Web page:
|International Vegetarian Union (IVU)|
|USA: 19th Century
Russell Trall 1812-1877
Wikipedia: Russell Thacher Trall was an American health reformer and physician, born in Vernon, Tolland County, Connecticut, 5 August, 1812; died in Florence, New Jersey, 23 September, 1877.
Russell Trall: A visionary doctor
By Karen Iacobbo
The word quack evokes an image of the snake oil salesman pitching potions from the back of a covered wagon. Yet the patent-medicine salesmen of yesteryear were not the only representation of the term quack. During the 19th century in America, regular doctors--that is, the allopaths--were accused of quackery by people who demanded that medicine evolve past the use of blood-letting, leeches, and poisons like mercury.
Among the foremost activists opposing the drug therapists and offering another option was New York City's own Russell Trall, M.D., who was also a leading advocate of vegetarianism. Most who denounced medical mayhem and instead employed holistic, drugless, natural medicine were convinced that flesh foods had no place on the menu. (Anyone for bringing back the term "flesh foods"?)
In 1852, Trall founded the New York Hygieo-Therapeutic College, the first medical school to admit women on equal terms with men. Trall was influenced by Sylvester Graham and Isaac Jennings, M.D., who taught that the body is governed by natural laws originating from God and verified by observation.
Trall contended that when these laws were broken, sickness and death could result. A frugivorous diet--as mandated in Genesis and verified as natural for human beings by 19th-century studies of human anatomy--was one of the laws. When illness developed, rather than suppressing symptoms the drugless doctors sought to remove the causes. Once the causes were removed, the body tended to heal itself. Trall maintained that drugs harmed the body; they did not act upon the body but the body acted upon the drugs. For example, a laxative drug seemed to work only because the body rejected it. The drug itself did not cause the bowels to work.
Trained as an allopath, Trall had observed patients who had become well without drug intervention and those who had been made sicker by drugs. He noticed how the body was helped when patients were prescribed rest, "vegetable diets," treatments such as massage and hydrotherapy (the "water cure"), and direction to fill the mind with higher thoughts.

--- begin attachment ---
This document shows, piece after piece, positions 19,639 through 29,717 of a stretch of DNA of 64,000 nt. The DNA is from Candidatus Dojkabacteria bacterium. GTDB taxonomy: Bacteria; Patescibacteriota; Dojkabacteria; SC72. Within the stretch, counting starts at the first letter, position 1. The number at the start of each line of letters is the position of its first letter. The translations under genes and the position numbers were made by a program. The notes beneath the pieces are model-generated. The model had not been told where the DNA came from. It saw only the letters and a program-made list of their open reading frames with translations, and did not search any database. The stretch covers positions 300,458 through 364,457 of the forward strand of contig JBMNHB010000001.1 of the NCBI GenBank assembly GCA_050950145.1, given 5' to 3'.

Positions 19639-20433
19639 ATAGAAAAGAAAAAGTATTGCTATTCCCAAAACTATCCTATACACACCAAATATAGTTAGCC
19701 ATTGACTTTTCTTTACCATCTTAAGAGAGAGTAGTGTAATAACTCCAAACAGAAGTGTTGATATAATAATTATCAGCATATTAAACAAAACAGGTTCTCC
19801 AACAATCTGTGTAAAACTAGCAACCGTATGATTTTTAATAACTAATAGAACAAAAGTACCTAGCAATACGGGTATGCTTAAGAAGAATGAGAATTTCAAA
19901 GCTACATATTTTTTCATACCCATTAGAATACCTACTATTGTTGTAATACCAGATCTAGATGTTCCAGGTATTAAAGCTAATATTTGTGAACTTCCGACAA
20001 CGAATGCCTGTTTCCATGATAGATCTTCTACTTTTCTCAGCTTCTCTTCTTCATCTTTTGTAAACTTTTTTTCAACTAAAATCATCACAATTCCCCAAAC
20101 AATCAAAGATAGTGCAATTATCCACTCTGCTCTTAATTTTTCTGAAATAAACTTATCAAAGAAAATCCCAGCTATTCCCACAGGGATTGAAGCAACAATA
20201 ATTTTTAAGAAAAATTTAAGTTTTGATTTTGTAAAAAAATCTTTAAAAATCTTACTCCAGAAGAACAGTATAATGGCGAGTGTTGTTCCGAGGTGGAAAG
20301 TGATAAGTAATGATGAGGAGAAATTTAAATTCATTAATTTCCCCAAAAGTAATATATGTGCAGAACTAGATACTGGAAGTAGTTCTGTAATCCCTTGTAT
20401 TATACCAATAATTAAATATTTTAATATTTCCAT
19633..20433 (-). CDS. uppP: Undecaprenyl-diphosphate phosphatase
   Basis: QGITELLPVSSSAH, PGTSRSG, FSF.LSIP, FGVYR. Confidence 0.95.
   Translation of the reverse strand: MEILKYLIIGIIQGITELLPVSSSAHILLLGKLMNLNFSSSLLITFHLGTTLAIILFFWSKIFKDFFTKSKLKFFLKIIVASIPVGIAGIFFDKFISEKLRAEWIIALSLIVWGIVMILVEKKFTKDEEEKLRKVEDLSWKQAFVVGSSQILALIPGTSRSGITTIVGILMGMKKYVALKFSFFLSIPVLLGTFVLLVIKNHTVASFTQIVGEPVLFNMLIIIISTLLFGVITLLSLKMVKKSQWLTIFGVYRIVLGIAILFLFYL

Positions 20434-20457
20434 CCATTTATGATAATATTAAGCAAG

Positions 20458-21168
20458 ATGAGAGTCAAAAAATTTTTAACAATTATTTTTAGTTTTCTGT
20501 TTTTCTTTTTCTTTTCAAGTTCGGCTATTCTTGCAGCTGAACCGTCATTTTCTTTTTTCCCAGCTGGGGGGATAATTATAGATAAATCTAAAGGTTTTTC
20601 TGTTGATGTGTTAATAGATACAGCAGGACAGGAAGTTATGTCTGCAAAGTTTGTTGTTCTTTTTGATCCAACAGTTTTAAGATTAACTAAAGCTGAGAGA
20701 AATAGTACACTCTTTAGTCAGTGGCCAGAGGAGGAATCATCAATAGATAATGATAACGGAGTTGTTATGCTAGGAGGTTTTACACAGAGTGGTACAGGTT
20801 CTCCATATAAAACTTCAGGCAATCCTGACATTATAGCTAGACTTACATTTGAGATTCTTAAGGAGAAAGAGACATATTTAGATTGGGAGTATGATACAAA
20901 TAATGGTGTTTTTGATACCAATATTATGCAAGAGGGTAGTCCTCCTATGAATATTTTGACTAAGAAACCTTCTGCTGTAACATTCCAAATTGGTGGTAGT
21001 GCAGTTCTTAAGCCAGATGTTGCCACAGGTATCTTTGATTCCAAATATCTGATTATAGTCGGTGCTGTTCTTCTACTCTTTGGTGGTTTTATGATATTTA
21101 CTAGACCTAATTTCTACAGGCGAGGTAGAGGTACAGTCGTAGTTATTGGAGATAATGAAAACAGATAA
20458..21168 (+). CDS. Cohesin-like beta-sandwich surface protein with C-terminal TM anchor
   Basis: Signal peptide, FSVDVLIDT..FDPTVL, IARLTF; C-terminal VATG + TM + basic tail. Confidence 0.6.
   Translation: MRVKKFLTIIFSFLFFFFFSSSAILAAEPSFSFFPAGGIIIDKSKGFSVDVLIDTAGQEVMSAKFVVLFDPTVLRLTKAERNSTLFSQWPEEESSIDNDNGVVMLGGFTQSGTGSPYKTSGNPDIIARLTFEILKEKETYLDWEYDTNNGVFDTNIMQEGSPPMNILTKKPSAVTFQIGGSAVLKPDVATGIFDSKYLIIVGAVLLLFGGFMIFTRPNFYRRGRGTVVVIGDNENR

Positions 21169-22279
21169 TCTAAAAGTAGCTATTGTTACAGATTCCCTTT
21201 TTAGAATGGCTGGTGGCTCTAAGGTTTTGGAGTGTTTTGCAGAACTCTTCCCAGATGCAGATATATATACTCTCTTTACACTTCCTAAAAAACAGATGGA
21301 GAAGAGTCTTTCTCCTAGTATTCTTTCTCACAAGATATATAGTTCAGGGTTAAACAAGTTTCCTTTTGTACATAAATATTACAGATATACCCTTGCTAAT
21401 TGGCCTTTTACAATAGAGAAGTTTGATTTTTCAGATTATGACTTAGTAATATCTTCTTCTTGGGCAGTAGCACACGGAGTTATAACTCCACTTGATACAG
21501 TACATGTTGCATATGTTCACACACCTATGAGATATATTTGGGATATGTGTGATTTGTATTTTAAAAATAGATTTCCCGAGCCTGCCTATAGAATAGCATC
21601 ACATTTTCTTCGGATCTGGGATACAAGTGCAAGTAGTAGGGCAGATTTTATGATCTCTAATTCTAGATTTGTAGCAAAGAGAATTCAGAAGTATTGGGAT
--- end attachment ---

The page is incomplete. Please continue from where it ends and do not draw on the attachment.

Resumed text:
Trall was a sought-after doctor who even lectured at the Smithsonian Institution during the Civil War on behalf of soldiers. The doctor published more than a dozen books, which found an audience hungry to help themselves and to avoid the horrors and the sometimes fatal results of the regular doctors' medicine.
Hygieo-therapeutic Dr. Trall told his students that his practice was not lucrative, and the only reason they should become physicians was that they wanted to help the sick and teach them how to avoid sickness in the future.
Trall's views about medicine led to his vegetarianism and a vice presidency of the American Vegetarian Society. Like other vegetarians of his time, he abhorred cruelty to animals. In the 20th century, Herbert Shelton studied and then expanded Trall's work, which is today known as natural hygiene. Yet more than 100 years after Trall's death, and after billions of tax-payer dollars have been spent on health care, the nation has yet to examine the drugless doctor's ideas seriously.
Might Trall's work finally evoke the noninvasive, natural healing millions are seeking? Might it finally be the key to true prevention of sickness? Allopathy does not ponder these ideas, and when not ignored, the doctor and his ideas are ridiculed. Perhaps we have something to learn.